Sir Keir Starmer has been warned against surrendering the Elgin Marbles to Greece amid reports in Greek media he could be “favourable” to doing that as Prime Minister.
The 2,500-year-old artefacts have been at the heart of one of the world’s longest-running and bitterest cultural disputes, stemming from Lord Elgin selling the works to the British Government in 1816.
They have ever since been housed in the British Museum, which is prevented under law from handing over the works by legislation which the Government has consistently refused to change.
The Labour leader is said to be privately open to “finding a legal formula that will allow for the eventual return of the Marbles” to hand over the Elgin Marbles, according to the leading Greek newspaper Ta Nea.
However, the publication suggested that Sir Keir will not raise it publicly for fear of upsetting Conservative voters at the next election.
Greek Prime Minister Kyriakos Mitsotakis, who is set to meet Sir Keir when he visits London at the end of this month, has argued openly that the works were stolen.
Conservative MP Tim Loughton told Express.co.uk: “It is deeply worrying that Keir Starmer is considering treating cultural treasures such as the Elgin Marbles as political trading opportunities to curry favour with other nations.”
The former minister said: “This would be the worst possible reason for sending the marbles to Greece and would completely undermine the ability of world museums such as the British Museum to showcase the history of man’s cultural achievements to the wider world.
“The Elgin Marbles were acquired lawfully by the British Museum as determined in lengthy scrutiny by parliament over 200 years ago and as such are seen by millions of people for free from around the world in the context of an exhaustive array of other cultural treasures from many other cultures.”
He added: “It would be a highly retrograde step if a future Labour government was to turn the Elgin Marbles into political pawns. What else would we need to give away to promote diplomatic relations? Gibraltar, the Rosetta Stone?”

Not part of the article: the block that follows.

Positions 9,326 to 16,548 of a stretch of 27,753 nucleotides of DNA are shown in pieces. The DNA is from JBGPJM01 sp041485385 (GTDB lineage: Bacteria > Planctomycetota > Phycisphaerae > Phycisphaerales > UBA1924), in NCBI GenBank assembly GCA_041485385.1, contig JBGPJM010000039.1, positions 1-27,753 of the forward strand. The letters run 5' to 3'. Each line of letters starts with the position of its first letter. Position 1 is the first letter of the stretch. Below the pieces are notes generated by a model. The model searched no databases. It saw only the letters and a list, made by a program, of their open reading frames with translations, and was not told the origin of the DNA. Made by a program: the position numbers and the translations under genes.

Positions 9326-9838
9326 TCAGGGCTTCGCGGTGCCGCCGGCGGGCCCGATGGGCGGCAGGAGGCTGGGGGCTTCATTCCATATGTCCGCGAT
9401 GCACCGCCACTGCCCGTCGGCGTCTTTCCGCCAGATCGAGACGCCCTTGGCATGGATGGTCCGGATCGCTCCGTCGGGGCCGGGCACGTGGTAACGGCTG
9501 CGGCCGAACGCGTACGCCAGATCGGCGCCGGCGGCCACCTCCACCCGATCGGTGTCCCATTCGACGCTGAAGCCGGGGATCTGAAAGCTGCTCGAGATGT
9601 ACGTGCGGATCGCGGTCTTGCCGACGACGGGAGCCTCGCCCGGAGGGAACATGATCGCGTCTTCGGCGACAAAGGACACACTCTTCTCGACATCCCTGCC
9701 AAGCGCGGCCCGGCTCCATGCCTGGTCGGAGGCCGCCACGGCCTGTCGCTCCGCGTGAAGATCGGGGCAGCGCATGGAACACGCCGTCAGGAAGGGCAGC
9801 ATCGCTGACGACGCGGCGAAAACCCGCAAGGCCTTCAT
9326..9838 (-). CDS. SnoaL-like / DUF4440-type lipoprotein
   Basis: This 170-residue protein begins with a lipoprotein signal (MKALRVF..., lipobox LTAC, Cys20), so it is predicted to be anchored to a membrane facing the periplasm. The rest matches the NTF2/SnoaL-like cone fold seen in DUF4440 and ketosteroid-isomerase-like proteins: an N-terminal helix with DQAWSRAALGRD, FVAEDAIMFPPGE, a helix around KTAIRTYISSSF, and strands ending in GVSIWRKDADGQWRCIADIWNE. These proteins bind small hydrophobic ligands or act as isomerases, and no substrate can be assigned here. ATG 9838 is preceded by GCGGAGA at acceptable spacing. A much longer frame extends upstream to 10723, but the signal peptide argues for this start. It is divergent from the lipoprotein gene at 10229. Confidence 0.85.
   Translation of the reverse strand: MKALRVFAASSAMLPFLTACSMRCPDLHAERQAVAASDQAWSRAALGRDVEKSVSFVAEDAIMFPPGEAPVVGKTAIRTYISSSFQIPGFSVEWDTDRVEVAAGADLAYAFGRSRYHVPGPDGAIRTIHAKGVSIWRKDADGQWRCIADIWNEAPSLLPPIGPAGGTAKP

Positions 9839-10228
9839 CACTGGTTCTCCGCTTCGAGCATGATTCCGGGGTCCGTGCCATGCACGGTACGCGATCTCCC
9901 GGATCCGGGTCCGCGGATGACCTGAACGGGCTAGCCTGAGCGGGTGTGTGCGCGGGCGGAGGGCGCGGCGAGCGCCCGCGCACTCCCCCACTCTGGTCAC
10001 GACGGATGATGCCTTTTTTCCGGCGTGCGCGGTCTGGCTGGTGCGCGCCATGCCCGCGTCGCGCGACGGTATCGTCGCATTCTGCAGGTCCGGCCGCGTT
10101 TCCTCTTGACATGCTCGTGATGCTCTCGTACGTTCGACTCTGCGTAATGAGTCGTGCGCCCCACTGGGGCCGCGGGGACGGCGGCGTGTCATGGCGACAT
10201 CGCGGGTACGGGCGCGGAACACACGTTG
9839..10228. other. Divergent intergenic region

David Campbell Bannerman, chair of the Conservative Democratic Organisation said Sir Keir risked making an “empty token gesture which should be firmly resisted”.
“If there is any case for returning the Elgin Marbles, it would be to resell them to the Turks who sold them to Elgin,” he added.
The Scottish aristocrat secured the treasures from the Ottoman government, which controlled Greece at the time.
The furore over Sir Keir’s potential handling of the dispute comes as the chairman of the British Museum, George Osborne, said this week that he hoped to “reach an agreement” with Greece to see the Elgin Marbles temporary returned in exchange for other artefacts for display in the UK never seen before.
“We may well not succeed, but we think it’s worth trying,” the former Chancellor said in a speech.
However, experts have previously warned that the Greeks could repossess the Elgin Marbles once loaned in an act of “judicial seizure”.
Earlier this year, Rishi Sunak made clear he would not change the Government’s longstanding refusal to allow the Museum to hand over the Elgin Marbles.
The Prime Minister told reporters: “The UK has cared for the Elgin Marbles for generations.
“Our galleries and museums are funded by taxpayers because they are a huge asset to this country. We share their treasures with the world, and the world comes to the UK to see them. The collection of the British Museum is protected by law, and we have no plans to change it.”
Labour officials told the Times that they have “no current plans” to change the law.
“The next Labour government will hear the case from the British Museum and its chair on any proposed changes to the National Heritage Act 1983 as it stands. We’ve no current plans to change it,” a spokesperson said.